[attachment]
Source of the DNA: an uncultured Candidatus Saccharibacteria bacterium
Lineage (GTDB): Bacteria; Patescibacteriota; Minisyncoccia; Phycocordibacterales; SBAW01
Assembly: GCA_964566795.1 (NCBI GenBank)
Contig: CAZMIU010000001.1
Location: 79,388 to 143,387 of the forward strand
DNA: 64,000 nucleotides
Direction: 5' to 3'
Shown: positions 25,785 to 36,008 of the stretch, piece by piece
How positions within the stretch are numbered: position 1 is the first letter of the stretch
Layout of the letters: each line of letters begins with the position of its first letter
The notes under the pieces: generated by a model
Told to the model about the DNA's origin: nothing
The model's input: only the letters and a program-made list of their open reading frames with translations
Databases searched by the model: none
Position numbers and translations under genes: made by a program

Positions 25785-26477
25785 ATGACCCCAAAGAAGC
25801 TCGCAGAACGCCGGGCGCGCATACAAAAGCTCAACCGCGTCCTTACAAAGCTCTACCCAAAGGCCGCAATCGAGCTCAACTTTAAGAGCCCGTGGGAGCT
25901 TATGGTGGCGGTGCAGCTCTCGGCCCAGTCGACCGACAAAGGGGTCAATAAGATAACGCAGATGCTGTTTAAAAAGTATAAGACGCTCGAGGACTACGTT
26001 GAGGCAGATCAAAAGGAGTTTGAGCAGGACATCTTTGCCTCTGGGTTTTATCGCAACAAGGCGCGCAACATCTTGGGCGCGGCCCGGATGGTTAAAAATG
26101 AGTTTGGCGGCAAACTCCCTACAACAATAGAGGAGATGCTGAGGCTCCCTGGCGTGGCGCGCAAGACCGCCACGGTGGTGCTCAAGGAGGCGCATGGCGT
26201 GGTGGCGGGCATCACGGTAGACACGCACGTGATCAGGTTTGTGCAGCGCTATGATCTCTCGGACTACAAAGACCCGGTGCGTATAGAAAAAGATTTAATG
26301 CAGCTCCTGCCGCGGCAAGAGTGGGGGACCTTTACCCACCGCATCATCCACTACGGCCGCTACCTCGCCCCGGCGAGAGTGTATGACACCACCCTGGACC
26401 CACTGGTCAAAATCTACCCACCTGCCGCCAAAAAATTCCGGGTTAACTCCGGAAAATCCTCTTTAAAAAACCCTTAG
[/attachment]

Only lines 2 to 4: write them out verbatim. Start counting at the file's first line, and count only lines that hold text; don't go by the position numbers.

Lineage (GTDB): Bacteria; Patescibacteriota; Minisyncoccia; Phycocordibacterales; SBAW01
Assembly: GCA_964566795.1 (NCBI GenBank)
Contig: CAZMIU010000001.1